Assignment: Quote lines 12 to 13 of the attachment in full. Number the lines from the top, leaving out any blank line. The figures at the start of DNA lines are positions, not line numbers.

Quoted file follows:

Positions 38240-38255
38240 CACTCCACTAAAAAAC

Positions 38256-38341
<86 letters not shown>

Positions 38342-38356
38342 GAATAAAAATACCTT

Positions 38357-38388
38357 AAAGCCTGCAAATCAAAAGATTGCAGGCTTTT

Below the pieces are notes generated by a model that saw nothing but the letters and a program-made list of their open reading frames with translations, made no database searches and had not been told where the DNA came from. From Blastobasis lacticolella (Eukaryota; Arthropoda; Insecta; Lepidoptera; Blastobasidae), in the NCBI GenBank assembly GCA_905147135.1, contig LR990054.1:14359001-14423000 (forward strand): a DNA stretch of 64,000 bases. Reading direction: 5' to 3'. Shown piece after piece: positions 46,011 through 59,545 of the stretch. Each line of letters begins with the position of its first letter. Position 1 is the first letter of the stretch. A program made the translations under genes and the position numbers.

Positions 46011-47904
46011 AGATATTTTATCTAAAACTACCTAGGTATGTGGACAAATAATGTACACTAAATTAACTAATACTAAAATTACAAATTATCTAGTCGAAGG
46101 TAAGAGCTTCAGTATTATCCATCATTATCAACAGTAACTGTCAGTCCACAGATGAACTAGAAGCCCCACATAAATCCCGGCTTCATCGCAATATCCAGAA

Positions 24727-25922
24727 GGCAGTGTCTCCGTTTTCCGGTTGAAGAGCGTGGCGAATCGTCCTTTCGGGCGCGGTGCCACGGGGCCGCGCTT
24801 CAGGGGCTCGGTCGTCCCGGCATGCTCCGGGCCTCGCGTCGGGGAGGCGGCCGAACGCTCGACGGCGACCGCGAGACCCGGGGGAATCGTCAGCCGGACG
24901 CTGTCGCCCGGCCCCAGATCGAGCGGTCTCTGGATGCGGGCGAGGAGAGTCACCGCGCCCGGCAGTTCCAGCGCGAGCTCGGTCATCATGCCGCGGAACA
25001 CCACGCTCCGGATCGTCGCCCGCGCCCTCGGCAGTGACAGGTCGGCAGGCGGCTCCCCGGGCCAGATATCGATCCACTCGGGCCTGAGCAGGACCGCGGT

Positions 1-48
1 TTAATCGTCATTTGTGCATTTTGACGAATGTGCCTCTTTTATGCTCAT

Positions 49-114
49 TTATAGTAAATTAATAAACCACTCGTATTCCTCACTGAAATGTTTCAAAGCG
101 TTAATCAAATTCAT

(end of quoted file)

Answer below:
46101 TAAGAGCTTCAGTATTATCCATCATTATCAACAGTAACTGTCAGTCCACAGATGAACTAGAAGCCCCACATAAATCCCGGCTTCATCGCAATATCCAGAA

Positions 24727-25922